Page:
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Dec. 7, 2019 | Saturday
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Police inspector to address horse protests Monday
Locals for Carriages rally around one of the Sentineals' horses last Sunday. (Brittany Carter/Niagara Now)

Niagara Regional Police Insp. James McCaffery will be at Niagara-on-the-Lake council's meeting on Monday, July 15, to address the conflict between horse-drawn carriage supporters and an animal rights activist group.

Public questions to the inspector regarding protests can be sent to Coun. Clare Cameron but the questions will be monitored as not all of them can be discussed in a public setting, Lord Mayor Betty Disero said at a special committee of the whole meeting Wednesday.

The dispute, which pits protesters from At War For Animals Niagara against Sentineal Carriages and a residents' support group called Locals for Carriages, has been going on for more than a year. Coun. Gary Burroughs said the protest is starting to become offensive and he’s concerned residents are going to push back.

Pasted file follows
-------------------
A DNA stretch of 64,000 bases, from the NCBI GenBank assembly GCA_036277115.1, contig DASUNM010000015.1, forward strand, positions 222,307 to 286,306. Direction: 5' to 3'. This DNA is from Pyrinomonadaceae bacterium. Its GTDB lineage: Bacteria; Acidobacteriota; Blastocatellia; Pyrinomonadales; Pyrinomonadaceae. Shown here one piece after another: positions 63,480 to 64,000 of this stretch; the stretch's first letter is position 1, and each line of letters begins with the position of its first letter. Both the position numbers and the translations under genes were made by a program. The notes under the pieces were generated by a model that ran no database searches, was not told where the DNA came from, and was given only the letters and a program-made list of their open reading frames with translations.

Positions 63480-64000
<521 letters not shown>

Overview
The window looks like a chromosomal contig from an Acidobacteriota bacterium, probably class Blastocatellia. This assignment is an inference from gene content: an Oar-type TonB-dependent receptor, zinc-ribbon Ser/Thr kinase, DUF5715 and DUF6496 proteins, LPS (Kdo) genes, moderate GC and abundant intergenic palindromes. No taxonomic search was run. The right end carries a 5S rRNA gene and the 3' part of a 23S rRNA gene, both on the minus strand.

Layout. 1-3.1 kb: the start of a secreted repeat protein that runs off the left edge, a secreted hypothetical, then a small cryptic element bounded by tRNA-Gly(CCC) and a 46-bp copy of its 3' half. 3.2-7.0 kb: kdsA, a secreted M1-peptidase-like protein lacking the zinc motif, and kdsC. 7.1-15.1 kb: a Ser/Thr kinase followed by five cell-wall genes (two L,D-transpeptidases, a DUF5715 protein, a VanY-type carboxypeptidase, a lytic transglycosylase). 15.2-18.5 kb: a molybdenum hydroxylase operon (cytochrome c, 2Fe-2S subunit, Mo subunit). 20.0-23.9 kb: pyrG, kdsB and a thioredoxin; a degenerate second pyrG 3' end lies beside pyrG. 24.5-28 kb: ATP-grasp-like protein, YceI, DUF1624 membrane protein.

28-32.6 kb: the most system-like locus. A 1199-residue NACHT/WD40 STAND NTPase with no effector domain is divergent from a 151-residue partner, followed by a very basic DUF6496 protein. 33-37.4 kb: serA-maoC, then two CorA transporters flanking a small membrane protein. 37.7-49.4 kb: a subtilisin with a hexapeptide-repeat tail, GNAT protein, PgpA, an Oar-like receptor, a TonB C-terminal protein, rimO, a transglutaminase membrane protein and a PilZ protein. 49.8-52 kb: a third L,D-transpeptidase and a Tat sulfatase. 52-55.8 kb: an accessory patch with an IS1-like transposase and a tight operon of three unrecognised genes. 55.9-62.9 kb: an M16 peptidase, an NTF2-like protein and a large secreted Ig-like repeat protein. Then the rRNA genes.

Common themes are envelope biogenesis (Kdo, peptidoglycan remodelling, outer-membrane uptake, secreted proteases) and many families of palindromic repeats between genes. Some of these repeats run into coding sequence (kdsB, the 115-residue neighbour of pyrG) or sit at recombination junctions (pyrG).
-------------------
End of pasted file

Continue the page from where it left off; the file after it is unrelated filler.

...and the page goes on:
A permit for protests is required if a demonstration or a rally involves a street or a park closure, DIsero said. But there’s nothing the town can do when it comes to only three or four people protesting on the corner, she noted, adding the town will continue looking for solutions, leaving “no stone unturned.”

“The more people go on social media and provoke and create videos … the more oxygen they give the protesters. And the more attention they get and the more oxygen they get, the less likely they are to go away or to stop,“ Disero said.

“I realize how frustrating it is for members of the public but we have to put it in perspective," she told council. "If we continue to allow this to escalate, they will go from three or four protesters to marches, rallies and demonstrations. And that’s what we don’t want."

Meetings will be held with protesters and supporters, separately and together, said Disero, and, as people are starting to go “over the edge a little bit,” a new protocol between two parties could be reviewed and set.

Coun. Erwin Wiens said it it is the responsibility of police to keep the peace, not the town.

“Sometimes I feel we, as a council, take responsibility that is not ours,” he said. “Our responsibility is to govern and the police department’s job is to police. That’s my two cents.”

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